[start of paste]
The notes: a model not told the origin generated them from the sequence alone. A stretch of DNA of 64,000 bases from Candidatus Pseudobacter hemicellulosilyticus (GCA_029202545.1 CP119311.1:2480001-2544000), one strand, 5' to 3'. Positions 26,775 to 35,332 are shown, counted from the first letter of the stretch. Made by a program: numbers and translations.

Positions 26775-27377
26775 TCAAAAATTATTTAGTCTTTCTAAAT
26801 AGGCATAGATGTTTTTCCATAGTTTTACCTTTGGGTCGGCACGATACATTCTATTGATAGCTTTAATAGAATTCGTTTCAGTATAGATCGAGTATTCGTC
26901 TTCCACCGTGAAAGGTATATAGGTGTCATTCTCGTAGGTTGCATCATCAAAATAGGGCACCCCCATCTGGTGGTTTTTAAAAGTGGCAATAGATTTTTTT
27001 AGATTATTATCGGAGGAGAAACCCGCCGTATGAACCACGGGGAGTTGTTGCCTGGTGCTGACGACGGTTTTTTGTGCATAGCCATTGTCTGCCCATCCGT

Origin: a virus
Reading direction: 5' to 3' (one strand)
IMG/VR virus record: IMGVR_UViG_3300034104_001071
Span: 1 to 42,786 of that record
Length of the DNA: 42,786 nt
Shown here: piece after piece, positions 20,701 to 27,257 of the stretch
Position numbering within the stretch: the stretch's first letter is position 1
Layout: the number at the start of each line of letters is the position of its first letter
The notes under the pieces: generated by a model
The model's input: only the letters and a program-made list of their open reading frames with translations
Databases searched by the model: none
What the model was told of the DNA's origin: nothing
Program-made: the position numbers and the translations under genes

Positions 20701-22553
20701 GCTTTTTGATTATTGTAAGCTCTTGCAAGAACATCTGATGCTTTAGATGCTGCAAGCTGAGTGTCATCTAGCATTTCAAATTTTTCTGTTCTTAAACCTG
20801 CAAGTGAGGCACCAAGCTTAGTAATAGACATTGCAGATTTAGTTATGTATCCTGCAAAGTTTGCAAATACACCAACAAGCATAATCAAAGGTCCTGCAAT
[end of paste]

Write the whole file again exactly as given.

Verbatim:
The notes: a model not told the origin generated them from the sequence alone. A stretch of DNA of 64,000 bases from Candidatus Pseudobacter hemicellulosilyticus (GCA_029202545.1 CP119311.1:2480001-2544000), one strand, 5' to 3'. Positions 26,775 to 35,332 are shown, counted from the first letter of the stretch. Made by a program: numbers and translations.

Positions 26775-27377
26775 TCAAAAATTATTTAGTCTTTCTAAAT
26801 AGGCATAGATGTTTTTCCATAGTTTTACCTTTGGGTCGGCACGATACATTCTATTGATAGCTTTAATAGAATTCGTTTCAGTATAGATCGAGTATTCGTC
26901 TTCCACCGTGAAAGGTATATAGGTGTCATTCTCGTAGGTTGCATCATCAAAATAGGGCACCCCCATCTGGTGGTTTTTAAAAGTGGCAATAGATTTTTTT
27001 AGATTATTATCGGAGGAGAAACCCGCCGTATGAACCACGGGGAGTTGTTGCCTGGTGCTGACGACGGTTTTTTGTGCATAGCCATTGTCTGCCCATCCGT

Origin: a virus
Reading direction: 5' to 3' (one strand)
IMG/VR virus record: IMGVR_UViG_3300034104_001071
Span: 1 to 42,786 of that record
Length of the DNA: 42,786 nt
Shown here: piece after piece, positions 20,701 to 27,257 of the stretch
Position numbering within the stretch: the stretch's first letter is position 1
Layout: the number at the start of each line of letters is the position of its first letter
The notes under the pieces: generated by a model
The model's input: only the letters and a program-made list of their open reading frames with translations
Databases searched by the model: none
What the model was told of the DNA's origin: nothing
Program-made: the position numbers and the translations under genes

Positions 20701-22553
20701 GCTTTTTGATTATTGTAAGCTCTTGCAAGAACATCTGATGCTTTAGATGCTGCAAGCTGAGTGTCATCTAGCATTTCAAATTTTTCTGTTCTTAAACCTG
20801 CAAGTGAGGCACCAAGCTTAGTAATAGACATTGCAGATTTAGTTATGTATCCTGCAAAGTTTGCAAATACACCAACAAGCATAATCAAAGGTCCTGCAAT